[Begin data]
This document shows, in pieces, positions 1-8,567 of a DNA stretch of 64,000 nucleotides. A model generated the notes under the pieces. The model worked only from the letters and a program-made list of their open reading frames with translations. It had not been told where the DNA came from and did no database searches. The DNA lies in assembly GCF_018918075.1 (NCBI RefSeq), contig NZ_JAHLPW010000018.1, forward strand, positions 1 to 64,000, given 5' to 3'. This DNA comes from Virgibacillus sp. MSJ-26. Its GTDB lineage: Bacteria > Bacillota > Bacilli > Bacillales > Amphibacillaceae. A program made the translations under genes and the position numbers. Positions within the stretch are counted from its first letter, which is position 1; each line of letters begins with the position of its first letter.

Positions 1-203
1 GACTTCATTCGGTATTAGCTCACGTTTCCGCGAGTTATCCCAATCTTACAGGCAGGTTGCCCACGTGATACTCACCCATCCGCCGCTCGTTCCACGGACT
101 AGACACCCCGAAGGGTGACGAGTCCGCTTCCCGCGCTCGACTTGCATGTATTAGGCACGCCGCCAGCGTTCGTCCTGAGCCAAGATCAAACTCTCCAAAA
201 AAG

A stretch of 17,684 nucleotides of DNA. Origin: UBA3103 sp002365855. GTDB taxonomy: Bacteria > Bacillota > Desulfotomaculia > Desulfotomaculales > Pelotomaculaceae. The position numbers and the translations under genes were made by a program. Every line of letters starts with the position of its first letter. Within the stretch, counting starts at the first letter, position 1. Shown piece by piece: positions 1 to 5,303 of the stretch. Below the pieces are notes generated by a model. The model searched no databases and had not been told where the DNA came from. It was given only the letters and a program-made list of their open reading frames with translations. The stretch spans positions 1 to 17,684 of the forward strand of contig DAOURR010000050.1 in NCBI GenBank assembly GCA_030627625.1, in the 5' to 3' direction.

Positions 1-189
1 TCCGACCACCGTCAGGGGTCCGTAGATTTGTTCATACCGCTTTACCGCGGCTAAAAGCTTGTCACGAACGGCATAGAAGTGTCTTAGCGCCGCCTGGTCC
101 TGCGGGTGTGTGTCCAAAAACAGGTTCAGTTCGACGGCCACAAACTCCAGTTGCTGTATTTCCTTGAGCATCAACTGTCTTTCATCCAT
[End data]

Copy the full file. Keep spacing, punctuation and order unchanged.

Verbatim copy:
This document shows, in pieces, positions 1-8,567 of a DNA stretch of 64,000 nucleotides. A model generated the notes under the pieces. The model worked only from the letters and a program-made list of their open reading frames with translations. It had not been told where the DNA came from and did no database searches. The DNA lies in assembly GCF_018918075.1 (NCBI RefSeq), contig NZ_JAHLPW010000018.1, forward strand, positions 1 to 64,000, given 5' to 3'. This DNA comes from Virgibacillus sp. MSJ-26. Its GTDB lineage: Bacteria > Bacillota > Bacilli > Bacillales > Amphibacillaceae. A program made the translations under genes and the position numbers. Positions within the stretch are counted from its first letter, which is position 1; each line of letters begins with the position of its first letter.

Positions 1-203
1 GACTTCATTCGGTATTAGCTCACGTTTCCGCGAGTTATCCCAATCTTACAGGCAGGTTGCCCACGTGATACTCACCCATCCGCCGCTCGTTCCACGGACT
101 AGACACCCCGAAGGGTGACGAGTCCGCTTCCCGCGCTCGACTTGCATGTATTAGGCACGCCGCCAGCGTTCGTCCTGAGCCAAGATCAAACTCTCCAAAA
201 AAG

A stretch of 17,684 nucleotides of DNA. Origin: UBA3103 sp002365855. GTDB taxonomy: Bacteria > Bacillota > Desulfotomaculia > Desulfotomaculales > Pelotomaculaceae. The position numbers and the translations under genes were made by a program. Every line of letters starts with the position of its first letter. Within the stretch, counting starts at the first letter, position 1. Shown piece by piece: positions 1 to 5,303 of the stretch. Below the pieces are notes generated by a model. The model searched no databases and had not been told where the DNA came from. It was given only the letters and a program-made list of their open reading frames with translations. The stretch spans positions 1 to 17,684 of the forward strand of contig DAOURR010000050.1 in NCBI GenBank assembly GCA_030627625.1, in the 5' to 3' direction.

Positions 1-189
1 TCCGACCACCGTCAGGGGTCCGTAGATTTGTTCATACCGCTTTACCGCGGCTAAAAGCTTGTCACGAACGGCATAGAAGTGTCTTAGCGCCGCCTGGTCC
101 TGCGGGTGTGTGTCCAAAAACAGGTTCAGTTCGACGGCCACAAACTCCAGTTGCTGTATTTCCTTGAGCATCAACTGTCTTTCATCCAT